In the spring of 2003 my sister went to New York for a visit. She had tickets for the opera and planned to do some sightseeing. When I heard she was going I asked her if she would go to the Metropolitan Museum and see the Studiolo from the Ducal Palace in Gubbio . She told me that the Metropolitan was on her list so I asked her to get me a copy of the book on the restoration of the studiolo. My sister said she would pay for it if I made her a marquetry picture of the New York sky line. I agreed, not realizing how long it would take me to finish the picture and take it to her.
After her trip to New York, she sent me the book on the restoration of the studio along with a book with a series of pictures of the New York buildings and sky line. In addition to looking through the pages of the book on New York, I search the Internet for more ideas. I was researching ideas shortly after 9/11, and we both still had an image of the New York sky line that contained the twin towers of the World Trade Center. After finding an image on the internet I decided to draw the sky line with a reflection of the buildings in the river. Drawing it this way, I would leave the twin towers out of the sky line but include them in the reflection. (Figure 1)
I was also looking for pictures of the Statue of Liberty. Most painting I have seen include the full statue. Also I noticed that since the statue has a copper finish, it often has a greenish look plus water marks running down her face. This made me think of the idea of simply putting her face in the background and drawing it with some of the water marks running down her face. I was hoping that she would then be seen as overlooking the New York skyline with tears in her eyes.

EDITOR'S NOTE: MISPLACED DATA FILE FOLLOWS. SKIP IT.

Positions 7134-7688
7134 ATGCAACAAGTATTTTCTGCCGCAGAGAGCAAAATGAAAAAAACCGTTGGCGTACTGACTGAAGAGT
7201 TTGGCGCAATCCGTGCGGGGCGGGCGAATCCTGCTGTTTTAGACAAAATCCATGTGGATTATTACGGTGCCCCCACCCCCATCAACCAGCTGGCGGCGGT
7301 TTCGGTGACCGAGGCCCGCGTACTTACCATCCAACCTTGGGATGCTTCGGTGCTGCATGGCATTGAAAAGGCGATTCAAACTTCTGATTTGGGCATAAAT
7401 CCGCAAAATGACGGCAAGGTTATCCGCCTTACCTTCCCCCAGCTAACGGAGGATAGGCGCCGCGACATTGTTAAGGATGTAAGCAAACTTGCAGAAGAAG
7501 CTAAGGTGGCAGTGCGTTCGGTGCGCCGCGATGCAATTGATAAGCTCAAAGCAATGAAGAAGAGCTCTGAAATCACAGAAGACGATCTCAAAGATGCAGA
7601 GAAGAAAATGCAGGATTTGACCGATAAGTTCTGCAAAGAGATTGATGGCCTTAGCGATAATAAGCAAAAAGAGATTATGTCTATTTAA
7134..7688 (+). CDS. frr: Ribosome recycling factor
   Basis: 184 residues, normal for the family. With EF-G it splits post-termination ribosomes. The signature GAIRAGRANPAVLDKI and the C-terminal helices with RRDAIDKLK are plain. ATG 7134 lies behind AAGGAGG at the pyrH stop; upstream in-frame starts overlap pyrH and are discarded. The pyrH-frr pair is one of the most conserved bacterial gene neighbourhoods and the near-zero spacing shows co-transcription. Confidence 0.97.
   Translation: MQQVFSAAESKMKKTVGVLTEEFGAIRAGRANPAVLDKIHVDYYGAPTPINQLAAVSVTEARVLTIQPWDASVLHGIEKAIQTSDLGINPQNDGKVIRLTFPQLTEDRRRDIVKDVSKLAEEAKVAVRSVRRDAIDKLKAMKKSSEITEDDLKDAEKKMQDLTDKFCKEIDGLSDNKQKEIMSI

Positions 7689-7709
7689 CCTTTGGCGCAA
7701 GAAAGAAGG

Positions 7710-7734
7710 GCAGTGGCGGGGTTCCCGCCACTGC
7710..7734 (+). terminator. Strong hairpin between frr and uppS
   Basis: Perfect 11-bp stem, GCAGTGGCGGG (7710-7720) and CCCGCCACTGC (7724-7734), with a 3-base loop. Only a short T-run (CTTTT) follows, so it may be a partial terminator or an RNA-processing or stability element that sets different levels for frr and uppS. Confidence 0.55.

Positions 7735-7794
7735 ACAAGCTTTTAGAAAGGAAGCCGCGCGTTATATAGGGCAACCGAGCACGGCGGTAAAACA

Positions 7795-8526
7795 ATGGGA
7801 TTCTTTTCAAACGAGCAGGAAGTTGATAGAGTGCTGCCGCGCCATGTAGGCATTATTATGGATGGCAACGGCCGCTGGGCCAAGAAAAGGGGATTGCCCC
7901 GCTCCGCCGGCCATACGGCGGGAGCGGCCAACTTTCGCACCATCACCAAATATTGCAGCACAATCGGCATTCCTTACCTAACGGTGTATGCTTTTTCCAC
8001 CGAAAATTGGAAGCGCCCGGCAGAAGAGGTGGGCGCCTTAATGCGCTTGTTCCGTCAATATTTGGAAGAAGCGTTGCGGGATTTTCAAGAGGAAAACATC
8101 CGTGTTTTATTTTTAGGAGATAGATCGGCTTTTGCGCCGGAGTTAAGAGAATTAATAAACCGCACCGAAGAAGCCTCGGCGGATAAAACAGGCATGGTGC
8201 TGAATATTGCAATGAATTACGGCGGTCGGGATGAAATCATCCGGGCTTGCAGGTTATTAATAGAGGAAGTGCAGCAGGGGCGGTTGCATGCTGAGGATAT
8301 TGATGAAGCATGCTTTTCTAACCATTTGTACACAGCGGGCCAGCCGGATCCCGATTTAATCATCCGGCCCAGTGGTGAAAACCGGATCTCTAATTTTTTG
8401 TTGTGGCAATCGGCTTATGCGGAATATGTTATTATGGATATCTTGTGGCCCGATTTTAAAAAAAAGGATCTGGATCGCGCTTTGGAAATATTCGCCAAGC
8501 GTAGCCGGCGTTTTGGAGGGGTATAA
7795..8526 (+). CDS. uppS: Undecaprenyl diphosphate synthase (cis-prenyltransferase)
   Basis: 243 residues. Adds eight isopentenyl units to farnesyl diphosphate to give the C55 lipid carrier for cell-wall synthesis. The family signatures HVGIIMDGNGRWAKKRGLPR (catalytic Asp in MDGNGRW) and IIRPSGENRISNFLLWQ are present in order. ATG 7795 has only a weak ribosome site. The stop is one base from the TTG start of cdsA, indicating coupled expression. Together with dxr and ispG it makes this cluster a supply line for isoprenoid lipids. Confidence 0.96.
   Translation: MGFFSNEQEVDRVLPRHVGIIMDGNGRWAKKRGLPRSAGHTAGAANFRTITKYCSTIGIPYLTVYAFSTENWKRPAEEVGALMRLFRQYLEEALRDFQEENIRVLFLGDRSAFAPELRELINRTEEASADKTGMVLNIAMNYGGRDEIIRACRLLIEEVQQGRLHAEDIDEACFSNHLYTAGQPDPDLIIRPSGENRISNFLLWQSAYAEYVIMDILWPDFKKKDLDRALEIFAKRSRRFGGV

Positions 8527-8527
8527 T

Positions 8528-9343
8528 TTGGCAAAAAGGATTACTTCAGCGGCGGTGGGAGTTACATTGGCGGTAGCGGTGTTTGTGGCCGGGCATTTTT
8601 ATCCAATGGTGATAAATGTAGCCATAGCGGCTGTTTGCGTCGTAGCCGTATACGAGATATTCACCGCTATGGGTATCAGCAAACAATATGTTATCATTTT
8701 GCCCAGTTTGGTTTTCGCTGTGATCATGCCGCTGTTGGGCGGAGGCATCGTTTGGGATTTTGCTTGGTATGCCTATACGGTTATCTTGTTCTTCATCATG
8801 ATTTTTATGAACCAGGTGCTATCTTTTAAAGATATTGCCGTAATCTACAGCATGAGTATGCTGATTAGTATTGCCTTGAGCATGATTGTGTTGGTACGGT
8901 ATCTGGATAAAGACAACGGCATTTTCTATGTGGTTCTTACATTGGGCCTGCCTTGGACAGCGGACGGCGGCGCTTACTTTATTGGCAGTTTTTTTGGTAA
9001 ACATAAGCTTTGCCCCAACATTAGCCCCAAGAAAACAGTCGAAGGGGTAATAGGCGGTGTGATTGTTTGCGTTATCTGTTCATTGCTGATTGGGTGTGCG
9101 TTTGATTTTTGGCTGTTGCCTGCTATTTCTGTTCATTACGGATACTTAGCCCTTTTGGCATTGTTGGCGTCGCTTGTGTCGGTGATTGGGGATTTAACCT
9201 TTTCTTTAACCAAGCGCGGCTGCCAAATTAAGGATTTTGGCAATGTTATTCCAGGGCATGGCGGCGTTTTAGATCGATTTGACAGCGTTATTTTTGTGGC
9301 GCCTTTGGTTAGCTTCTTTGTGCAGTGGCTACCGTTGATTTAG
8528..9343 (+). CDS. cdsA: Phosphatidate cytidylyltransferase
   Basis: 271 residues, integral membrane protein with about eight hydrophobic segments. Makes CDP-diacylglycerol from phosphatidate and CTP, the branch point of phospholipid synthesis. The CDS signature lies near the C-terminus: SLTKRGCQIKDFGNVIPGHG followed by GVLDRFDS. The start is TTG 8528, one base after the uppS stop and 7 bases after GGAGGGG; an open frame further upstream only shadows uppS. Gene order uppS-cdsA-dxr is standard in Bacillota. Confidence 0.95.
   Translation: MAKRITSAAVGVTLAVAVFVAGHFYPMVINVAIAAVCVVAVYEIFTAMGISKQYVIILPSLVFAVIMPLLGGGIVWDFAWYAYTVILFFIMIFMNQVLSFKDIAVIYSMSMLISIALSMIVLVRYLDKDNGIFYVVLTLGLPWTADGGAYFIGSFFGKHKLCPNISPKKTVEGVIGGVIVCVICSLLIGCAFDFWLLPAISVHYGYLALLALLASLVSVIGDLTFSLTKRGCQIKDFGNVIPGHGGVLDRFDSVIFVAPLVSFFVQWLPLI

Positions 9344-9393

I had several pieces of blue dyed harewood which I decided to use for the sky and the water. The first stage of making the picture involved cutting and piecing together the buildings. I used a waster piece of veneer to build the non-reflected (upper) buildings and a piece of the blue harwood for the reflected (lower) buildings.
At a distance the windows in a high-rise building often look like vertical or horizontal lines. To create this effect I use Zebrano wood with the straightest lines I could find. I also tried to create a 3D effect with the different buildings using light and dark veneers together. There was enough variance in the architecture of the buildings that the picture did not look like a group of sticks stuck in the ground.
In the upper buildings I left out the twin towers but added them into the reflection on the water in a very light veneer (Avodire, African Satinwood) as a contrast to the other dark buildings. (Fig. 2 and Fig. 3)
The photograph I was using as a guide to the buildings on the sky line had the Empire State Building right in the middle of the picture and in between the two towers, so my picture has good symmetry. Therefore, I decided to make the refection of the buildings in the water (which was not in the photograph) perpendicular to the upper buildings on land.
Figure 4 shows a section of the building with its reflection.
Reflections in water are usually several shades lighter that the colors they are reflecting. I attempted to emulate this by using slightly lighter shades of veneer in the lower section.
I developed the face of the Statue of Liberty as a separate piece, working into the blue of the sky. Once it was complete I merged it with the upper building section along with the blue sky. (Figure 5)
In putting the face together, I used some sand shading in the appropriate places. The back of the neck required some sand shading in order to create a sense of three dimensions. I also shaded the layers of hair around the face. To complete the symmetry I want the vertical center of the face to line up with the Empire State Building and the refection of the Twin Towers of the World Trade Center.
I finally added the reflection section to complete the picture. (Figure 6)
I finished the picture with a simple frame made from sycamore and a mahogany stringer. Since I was using the window method to construct the picture I had no paper to remove so I was able to apply the picture to the backing board of MDF. The backing board had its back and sides veneered before I applied the picture to the front side. I then sanded the picture and when I was satisfied with the finish I applied several coats of Danish Oil to bring out the colors in the veneers and then finished with several coats of clear mat polyurethane.
It had only taken me about ten years to complete and present the picture to my sister in Toronto but I believe she thought it was worth the wait.